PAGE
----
arkadia: (Default)
Queenie arrives in the morning, opening Eden’s door without knocking to announce that after breakfast they’ll be going to Ursus Union, and its training grounds.

“Can’t we just use the street outside?” Eden asks, throwing an arm over his eyes, but Queenie just shuts the door without replying. “I like the street. Me and those cobblestones really built up a friendship.”

An hour later, they’re on the tram that circles the wall, trundling slowly around towards Ursus. Eden can see it from his window, a building larger than Leopardos’, towering up next to a circular arena.

The tram eventually stops, and Eden has to trudge down the wall’s stairs, following the rest of his dormitory as they chat among themselves. As soon as they’ve entered the training grounds, a wall of noise hits Eden, enough to make him reflexively clap a hand over his ear. Cheering, his mind supplies. They’re expressing support.

Luso tugs him out of the doorway and into the stands, pushing him down onto a seat. The seats are filled with keybearers, clustered together into different unions: The largest group by far are dressed in brown, green, and turqoise, or decorated with bear symbols -- they must be Ursus. Scattered around the rest of the seats are boys and girls in white and red for Unicornis, or pink and purple for Vulpes. Eden notes that he can’t see anybody wearing Anguis’ blues.

“Look, looklooklook,” Luso says, pointing down at the arena and the two people standing there: One brawny, dressed in white with a unicorn design in red across his shoulder; and one tall and slender, his long blond hair tied back into a ponytail, dressed in flowing gold and purple, with a jeweled bear talisman on one hip.

“I’m looking,” Eden says. “Are we -- meant to be cheering for one of them?”

“Sure, I guess. If you’re going to cheer for one, cheer for Orrin. He’s from Unicornis’ second dormitory,” Luso says. “The guy in yellow is Mateus, the dorm leader for Ursus’ first dormitory.”

“Unicornis and Ursus end up fighting here a lot, these days,” Izana says. “Since they’re both vying for the top spot.”

“Honestly,” Adelle says, yawning. “It’s boring to see them brawling here every day.”

“But you can learn something from watching them. Mateus is a light element user like you, Eden,” Queenie says.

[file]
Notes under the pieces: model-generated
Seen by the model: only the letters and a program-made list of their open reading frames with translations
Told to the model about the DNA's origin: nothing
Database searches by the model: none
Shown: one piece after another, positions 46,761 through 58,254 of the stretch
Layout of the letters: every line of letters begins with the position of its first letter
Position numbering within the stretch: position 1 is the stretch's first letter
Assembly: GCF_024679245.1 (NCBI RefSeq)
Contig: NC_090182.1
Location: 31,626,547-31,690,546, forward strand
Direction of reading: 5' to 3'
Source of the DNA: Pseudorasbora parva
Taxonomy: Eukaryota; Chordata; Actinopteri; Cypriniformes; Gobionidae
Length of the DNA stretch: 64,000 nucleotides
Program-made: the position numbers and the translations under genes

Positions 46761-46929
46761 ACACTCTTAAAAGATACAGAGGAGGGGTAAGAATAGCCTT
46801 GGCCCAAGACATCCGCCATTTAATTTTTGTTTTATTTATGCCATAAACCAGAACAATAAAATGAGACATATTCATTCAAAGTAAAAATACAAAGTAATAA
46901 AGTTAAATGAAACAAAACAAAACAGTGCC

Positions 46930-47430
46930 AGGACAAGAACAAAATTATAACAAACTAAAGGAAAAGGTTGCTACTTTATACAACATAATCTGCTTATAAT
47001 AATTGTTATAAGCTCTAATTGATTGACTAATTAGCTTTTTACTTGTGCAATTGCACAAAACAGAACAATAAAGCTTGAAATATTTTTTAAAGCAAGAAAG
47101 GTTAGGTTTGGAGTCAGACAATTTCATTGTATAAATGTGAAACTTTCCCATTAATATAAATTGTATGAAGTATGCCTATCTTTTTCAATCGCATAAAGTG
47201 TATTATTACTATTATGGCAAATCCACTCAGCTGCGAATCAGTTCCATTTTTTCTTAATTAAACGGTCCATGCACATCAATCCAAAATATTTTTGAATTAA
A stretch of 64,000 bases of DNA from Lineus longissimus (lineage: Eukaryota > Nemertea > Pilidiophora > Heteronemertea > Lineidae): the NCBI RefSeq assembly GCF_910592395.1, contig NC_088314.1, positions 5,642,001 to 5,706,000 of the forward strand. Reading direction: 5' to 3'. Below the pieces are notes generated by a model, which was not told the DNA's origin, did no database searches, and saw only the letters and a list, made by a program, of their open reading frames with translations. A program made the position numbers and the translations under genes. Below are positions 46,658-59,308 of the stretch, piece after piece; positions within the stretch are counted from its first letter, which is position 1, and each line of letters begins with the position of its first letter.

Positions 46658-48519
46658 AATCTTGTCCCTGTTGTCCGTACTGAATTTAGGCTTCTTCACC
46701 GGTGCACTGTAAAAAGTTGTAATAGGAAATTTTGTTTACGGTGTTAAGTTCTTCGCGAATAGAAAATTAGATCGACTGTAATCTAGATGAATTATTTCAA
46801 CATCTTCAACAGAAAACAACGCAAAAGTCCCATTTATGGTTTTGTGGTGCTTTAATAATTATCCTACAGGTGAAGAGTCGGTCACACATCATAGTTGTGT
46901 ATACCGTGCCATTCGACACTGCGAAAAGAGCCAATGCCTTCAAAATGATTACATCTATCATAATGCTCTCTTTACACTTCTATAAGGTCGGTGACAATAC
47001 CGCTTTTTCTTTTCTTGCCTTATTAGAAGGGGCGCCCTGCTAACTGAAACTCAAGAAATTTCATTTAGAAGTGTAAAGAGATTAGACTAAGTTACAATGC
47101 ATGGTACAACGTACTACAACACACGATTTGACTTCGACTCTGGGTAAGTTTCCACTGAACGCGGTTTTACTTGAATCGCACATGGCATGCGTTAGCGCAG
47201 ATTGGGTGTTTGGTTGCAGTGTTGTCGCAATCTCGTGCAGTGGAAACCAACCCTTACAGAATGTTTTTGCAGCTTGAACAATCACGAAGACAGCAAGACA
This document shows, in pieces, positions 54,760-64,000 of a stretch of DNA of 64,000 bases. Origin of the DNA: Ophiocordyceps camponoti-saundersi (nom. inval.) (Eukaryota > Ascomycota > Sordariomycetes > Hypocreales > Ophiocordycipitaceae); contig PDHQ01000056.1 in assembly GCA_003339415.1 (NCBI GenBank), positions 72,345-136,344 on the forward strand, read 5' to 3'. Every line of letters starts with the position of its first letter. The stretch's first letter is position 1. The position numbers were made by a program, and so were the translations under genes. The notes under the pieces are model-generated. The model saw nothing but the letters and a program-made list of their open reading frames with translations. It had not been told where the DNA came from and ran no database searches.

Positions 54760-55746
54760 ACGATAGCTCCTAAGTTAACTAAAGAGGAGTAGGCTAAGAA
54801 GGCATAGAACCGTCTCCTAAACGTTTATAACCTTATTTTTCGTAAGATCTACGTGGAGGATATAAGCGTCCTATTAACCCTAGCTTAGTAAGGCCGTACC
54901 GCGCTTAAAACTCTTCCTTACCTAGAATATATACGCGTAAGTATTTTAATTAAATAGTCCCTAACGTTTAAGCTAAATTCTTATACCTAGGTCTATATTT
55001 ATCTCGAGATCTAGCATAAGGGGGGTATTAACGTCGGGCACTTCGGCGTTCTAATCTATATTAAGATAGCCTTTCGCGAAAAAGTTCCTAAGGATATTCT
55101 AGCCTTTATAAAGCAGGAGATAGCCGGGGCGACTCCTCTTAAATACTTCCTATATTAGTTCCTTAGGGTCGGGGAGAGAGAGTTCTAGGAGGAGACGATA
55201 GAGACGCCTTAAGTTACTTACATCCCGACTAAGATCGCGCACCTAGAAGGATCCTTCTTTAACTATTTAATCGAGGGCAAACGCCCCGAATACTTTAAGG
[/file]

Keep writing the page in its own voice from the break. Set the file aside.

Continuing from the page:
Orrin summons his keyblade, a huge thing almost half his size, and Mateus regards him coolly, lifting one hand to beckon him. With a cry, Orrin charges forward, keyblade raised over his head.

Izana grimaces.

“What an idiot,” Alvis mutters.

Mateus doesn’t move, but as Orrin closes in on him, a magic circle opens beneath his feet, carved into the sound in glowing lines. There’s a sharp sucking noise, followed by a crack as Orrin is rooted to the ground, sparks of electricity crackling around him.

Mateus flicks a hand, and Orrin is flung upwards, crashing into another magic circle, hanging in the air. As Eden watches, a half dozen more appear around the arena, slanted at diagonals, drifting sedately through the air. Mateus flicks his hand this way and that, batting Orrin between them.

He leans forward, resting his chin on his hand, and slides one foot beneath his chair. As Mateus twists his hand, holding Orrin in mid-air as the circles converge on him, Eden scrapes the tip of his shoe against the floor, then taps it lightly.

The circles collide with an explosion of light and flame, and Orrin tumbles out of the smoke, landing on his knees, clinging to his keyblade, breathing heavily.

“An adequate diversion,” Mateus says, raising his hand above his head, and summoning into it a keyblade like a golden wing.

The crowd’s cheers rise to a fever pitch as he brings the keyblade down, scything through the air.

Eden leaps forward, trailing after-images as he dives down from the stands and into Mateus’ path, keyblade appearing in his hand. The two blades collide with a wave of force, shoving Eden down onto one knee.

Mateus raises an eyebrow. “What’s this?”

“Sorry,” Eden says wryly, mustering a quick smile. “My hand slipped.”

Behind Mateus, in the front rows, he sees four other keybearers rise. That must be the rest of his dormitory. They’re halfway to their feet when their fifth member, a red-haired boy with a hat tipped over his eyes, holds an arm out in their path.

“Meddling child,” Mateus murmurs.

“Unicorn Dude here has had enough,” Eden says, straining against the ground, pushing Mateus’ keyblade back enough to rise to his feet. “You’ve proven your point, you know? Several points. Like, nine different points. Too many points.

Mateus regards him for a moment, then steps back, flourishing his keyblade. “Raise your keyblade.”

“I really didn’t come here to fight,” Eden says. “Actually, I didn’t want to come here at all.”

Out of the corner of his eye, he sees Izana, Queenie, Freyra, and Alvis hurrying into the arena. Izana raises his hands placatingly as he reaches Eden’s side.

“Sorry, Eden here is new,” Izana says, in his most calming voice. “We should have reined him in.”

Mateus sniffs delicately. “Then you can all step aside. My duel with Orrin here isn’t done. Not until the Chirithys name me as the victor.”

“It is done,” Eden says. “I’m telling you that it’s done. You won. Congrats. We’ll throw a party.”

“Eden,” Queenie says, warningly.

“If you’re not going to move,” Mateus says. “Then I’ll make you move.”


Eden’s keyblade spins out of his hand, and lands embedded in the sand on the other side of the arena, as his back hits the ground. Nearby, Alvis is face down, and Izana is sprawled on his side next to him. Freyra is slumped against a wall on the other side of the arena.